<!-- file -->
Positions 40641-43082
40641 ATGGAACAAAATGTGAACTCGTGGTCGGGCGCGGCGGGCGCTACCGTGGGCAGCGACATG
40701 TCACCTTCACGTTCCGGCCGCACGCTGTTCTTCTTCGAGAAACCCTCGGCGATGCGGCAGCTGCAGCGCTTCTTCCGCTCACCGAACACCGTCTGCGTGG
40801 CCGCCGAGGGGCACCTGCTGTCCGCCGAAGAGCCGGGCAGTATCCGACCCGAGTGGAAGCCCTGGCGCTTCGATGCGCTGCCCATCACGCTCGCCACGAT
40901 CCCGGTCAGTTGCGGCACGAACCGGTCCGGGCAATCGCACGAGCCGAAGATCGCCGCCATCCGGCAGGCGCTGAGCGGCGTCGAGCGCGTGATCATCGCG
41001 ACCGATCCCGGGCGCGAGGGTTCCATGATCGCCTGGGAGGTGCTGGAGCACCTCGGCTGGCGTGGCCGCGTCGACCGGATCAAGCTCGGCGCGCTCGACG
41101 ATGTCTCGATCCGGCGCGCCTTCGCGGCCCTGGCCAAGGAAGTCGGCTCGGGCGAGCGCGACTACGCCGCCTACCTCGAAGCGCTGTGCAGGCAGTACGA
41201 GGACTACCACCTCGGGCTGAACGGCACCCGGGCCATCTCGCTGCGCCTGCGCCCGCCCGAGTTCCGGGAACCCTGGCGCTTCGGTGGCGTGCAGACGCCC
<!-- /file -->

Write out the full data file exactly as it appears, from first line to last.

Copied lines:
Positions 40641-43082
40641 ATGGAACAAAATGTGAACTCGTGGTCGGGCGCGGCGGGCGCTACCGTGGGCAGCGACATG
40701 TCACCTTCACGTTCCGGCCGCACGCTGTTCTTCTTCGAGAAACCCTCGGCGATGCGGCAGCTGCAGCGCTTCTTCCGCTCACCGAACACCGTCTGCGTGG
40801 CCGCCGAGGGGCACCTGCTGTCCGCCGAAGAGCCGGGCAGTATCCGACCCGAGTGGAAGCCCTGGCGCTTCGATGCGCTGCCCATCACGCTCGCCACGAT
40901 CCCGGTCAGTTGCGGCACGAACCGGTCCGGGCAATCGCACGAGCCGAAGATCGCCGCCATCCGGCAGGCGCTGAGCGGCGTCGAGCGCGTGATCATCGCG
41001 ACCGATCCCGGGCGCGAGGGTTCCATGATCGCCTGGGAGGTGCTGGAGCACCTCGGCTGGCGTGGCCGCGTCGACCGGATCAAGCTCGGCGCGCTCGACG
41101 ATGTCTCGATCCGGCGCGCCTTCGCGGCCCTGGCCAAGGAAGTCGGCTCGGGCGAGCGCGACTACGCCGCCTACCTCGAAGCGCTGTGCAGGCAGTACGA
41201 GGACTACCACCTCGGGCTGAACGGCACCCGGGCCATCTCGCTGCGCCTGCGCCCGCCCGAGTTCCGGGAACCCTGGCGCTTCGGTGGCGTGCAGACGCCC